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Local politics

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    Weather permitting, federal lawmakers wearing the uniforms of IPFW and Trine University are scheduled to take the field at tonight’s Roll Call Congressional Baseball Game for Charity in Washington, D.C.Sen. Joe Donnelly, D-Ind.
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    Rep. Marlin Stutzman, R-3rd, said Wednesday he wants to see a “red-state conservative” as the next House majority whip.By Thursday, he reportedly had decided he is that person.

Legislators oppose Obama’s gun ban

– Two out of three federal lawmakers representing northeast Indiana oppose President Obama’s plan to outlaw military-style assault weapons – and the third appears undecided.

Both Sen. Dan Coats, R-Ind., and Rep. Marlin Stutzman, R-3rd, issued statements Wednesday objecting to gun-control recommendations announced earlier in the day by Obama.

During a visit to Fort Wayne, new Sen. Joe Donnelly, D-Ind., said he is taking a wait-and-see approach.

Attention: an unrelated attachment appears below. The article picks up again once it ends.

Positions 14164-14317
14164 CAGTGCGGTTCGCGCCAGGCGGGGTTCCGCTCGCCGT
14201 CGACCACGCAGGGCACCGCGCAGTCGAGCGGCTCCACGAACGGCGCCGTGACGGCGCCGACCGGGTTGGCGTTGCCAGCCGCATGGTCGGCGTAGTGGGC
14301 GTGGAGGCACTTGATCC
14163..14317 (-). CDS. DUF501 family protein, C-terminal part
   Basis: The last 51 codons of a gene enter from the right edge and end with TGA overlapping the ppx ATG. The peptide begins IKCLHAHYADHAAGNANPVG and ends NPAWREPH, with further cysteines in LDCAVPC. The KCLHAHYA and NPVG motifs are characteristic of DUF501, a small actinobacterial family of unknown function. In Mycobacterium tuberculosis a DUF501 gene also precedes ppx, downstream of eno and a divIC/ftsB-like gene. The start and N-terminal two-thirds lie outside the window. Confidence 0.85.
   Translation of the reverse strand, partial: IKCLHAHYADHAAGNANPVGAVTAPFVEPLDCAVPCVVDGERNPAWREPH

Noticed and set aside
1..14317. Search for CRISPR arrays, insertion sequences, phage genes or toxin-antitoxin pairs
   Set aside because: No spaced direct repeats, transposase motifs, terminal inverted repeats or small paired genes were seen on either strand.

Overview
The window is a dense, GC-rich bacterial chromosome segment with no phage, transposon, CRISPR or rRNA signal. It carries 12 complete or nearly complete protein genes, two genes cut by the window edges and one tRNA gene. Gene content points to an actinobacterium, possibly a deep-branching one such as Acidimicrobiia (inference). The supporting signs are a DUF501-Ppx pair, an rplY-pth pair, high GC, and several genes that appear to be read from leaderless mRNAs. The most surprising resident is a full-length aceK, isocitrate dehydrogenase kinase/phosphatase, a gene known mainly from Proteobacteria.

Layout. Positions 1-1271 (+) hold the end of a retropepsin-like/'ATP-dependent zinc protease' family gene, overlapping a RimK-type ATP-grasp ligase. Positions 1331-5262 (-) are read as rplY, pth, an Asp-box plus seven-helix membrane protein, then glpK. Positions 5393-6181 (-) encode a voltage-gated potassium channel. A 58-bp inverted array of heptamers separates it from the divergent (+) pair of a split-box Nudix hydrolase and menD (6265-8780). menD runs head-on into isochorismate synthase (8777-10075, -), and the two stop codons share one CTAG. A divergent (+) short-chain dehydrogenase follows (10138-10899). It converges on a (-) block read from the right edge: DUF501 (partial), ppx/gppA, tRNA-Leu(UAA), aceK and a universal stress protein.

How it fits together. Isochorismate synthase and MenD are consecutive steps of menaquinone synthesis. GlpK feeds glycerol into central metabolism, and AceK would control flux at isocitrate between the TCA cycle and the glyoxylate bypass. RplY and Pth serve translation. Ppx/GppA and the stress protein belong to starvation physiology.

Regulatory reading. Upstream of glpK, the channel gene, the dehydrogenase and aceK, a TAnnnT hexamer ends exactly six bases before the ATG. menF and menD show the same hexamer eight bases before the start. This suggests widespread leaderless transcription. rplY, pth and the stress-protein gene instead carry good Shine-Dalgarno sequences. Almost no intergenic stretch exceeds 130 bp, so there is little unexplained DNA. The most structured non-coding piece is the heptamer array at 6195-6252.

“I want to see what the legislation says” about assault weapons, Donnelly told reporters after he toured the local Raytheon plant.

He seemed open to more-extensive background checks for gun buyers.

“I don’t see how anybody could be against background checks,” Donnelly said.

But asked whether those reviews should include gun-show sales, as Obama urges, Donnelly replied, “Well, we’re going to go through all that and see what parts of legislation come up.”

Coats and Stutzman were clear about their opinions of Obama’s proposals.

The president’s administration “has a long track record of advocating policies that infringe on the liberty and freedom of the citizenry,” Stutzman said in a statement, “and, unfortunately, today’s proposals follow the same pattern.”

Coats said in a statement, “I will not support legislation or executive actions that would affect gun ownership rights for law-abiding citizens, including any assault weapons ban.”

In 1993, Coats joined a majority of senators in approving a 10-year ban on semiautomatic assault weapons and high-capacity ammunition clips. Obama endorsed both measures Wednesday.

Coats and Donnelly each said mental illness and widespread depictions of violence in popular culture should be part of the nation’s examination of gun violence.